Format

Send to

Choose Destination
Ann N Y Acad Sci. 2010 Dec;1214:70-82. doi: 10.1111/j.1749-6632.2010.05789.x. Epub 2010 Sep 28.

Mendelian genetics of rare--and not so rare--cancers.

Author information

1
Genomic Medicine Institute, Cleveland Clinic, Cleveland, Ohio, USA. engc@ccf.org

Abstract

Mendelian genetics forms the basis for gene-informed risk assessment and management for the patient and family, and should be at the very foundation of 21st century personalization of healthcare. Yet this is an underutilized commodity. Identification and characterization of germline mutations in the RET proto-oncogene, encoding a receptor tyrosine kinase, as causing >90% of multiple endocrine neoplasia type 2 (MEN 2), an autosomal dominant disorder characterized by medullary thyroid cancer, pheochromocytoma, and hyperparathyroidism, heralded the era of evidence-based molecular diagnosis, predictive testing, genetic counseling, gene-informed cancer risk assessment, and preventative medicine. Since then, many syndromic endocrine neoplasias have proven to fall under this clinically utile and actionable model, such as those caused by mutations in RET, VHL, or SDHB-D. The familial risk associated with epithelial (nonmedullary) thyroid carcinoma is among the highest of all solid tumors, yet only a few highly penetrant heritable epithelial thyroid cancer syndrome exist. This is illustrated by Cowden syndrome, a difficult-to-recognize autosomal dominant disorder characterized by breast, thyroid, and other cancers, caused by germline mutations in PTEN, encoding a phosphatase, and minorly, SDHB/SDHD variants.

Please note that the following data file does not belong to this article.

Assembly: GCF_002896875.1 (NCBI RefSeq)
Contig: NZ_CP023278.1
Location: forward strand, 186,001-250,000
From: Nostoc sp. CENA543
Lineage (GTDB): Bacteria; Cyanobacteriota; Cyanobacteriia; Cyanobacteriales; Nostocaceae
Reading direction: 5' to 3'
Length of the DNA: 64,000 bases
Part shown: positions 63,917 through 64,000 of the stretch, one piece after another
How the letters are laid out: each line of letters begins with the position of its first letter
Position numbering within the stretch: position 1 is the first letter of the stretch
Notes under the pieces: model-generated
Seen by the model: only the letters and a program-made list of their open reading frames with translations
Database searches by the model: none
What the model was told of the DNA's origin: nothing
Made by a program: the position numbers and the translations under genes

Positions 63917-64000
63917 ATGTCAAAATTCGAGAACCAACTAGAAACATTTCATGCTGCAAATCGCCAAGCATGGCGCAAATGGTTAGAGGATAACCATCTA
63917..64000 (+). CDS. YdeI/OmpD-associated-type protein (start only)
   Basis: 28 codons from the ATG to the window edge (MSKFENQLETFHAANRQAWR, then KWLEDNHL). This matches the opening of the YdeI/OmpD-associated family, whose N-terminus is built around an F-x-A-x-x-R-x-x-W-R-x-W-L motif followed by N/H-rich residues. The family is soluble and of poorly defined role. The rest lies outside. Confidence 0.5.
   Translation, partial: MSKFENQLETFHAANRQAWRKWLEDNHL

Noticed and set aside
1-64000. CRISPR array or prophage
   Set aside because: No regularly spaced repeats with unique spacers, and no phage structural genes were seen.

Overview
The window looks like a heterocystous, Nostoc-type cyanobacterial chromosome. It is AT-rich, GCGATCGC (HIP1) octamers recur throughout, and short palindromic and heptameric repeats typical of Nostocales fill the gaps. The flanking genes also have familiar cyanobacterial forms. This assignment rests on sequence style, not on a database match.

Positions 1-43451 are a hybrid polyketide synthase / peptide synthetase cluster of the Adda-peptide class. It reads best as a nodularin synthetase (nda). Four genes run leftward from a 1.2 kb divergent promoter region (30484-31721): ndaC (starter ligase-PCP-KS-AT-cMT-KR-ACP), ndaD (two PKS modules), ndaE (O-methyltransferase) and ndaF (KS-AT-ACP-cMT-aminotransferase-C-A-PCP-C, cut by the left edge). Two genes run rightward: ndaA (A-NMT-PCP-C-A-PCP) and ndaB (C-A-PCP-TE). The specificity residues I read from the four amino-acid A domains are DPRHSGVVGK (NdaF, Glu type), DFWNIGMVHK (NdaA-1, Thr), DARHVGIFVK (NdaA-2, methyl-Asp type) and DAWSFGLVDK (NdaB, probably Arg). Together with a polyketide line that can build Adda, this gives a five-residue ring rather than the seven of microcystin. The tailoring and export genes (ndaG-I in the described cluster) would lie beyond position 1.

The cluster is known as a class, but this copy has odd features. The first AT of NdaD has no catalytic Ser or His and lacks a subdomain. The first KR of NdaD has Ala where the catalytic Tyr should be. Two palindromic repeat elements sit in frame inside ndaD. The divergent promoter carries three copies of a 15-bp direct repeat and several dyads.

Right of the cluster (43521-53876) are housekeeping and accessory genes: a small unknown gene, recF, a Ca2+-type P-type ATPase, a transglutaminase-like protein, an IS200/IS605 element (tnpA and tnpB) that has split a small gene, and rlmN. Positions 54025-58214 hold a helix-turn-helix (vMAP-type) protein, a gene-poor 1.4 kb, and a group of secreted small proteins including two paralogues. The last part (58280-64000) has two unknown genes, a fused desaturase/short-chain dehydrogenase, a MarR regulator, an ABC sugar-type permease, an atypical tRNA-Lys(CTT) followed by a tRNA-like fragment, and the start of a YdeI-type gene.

[Indexed for MEDLINE]

Supplemental Content

Full text links

Icon for Wiley
Loading ...
Support Center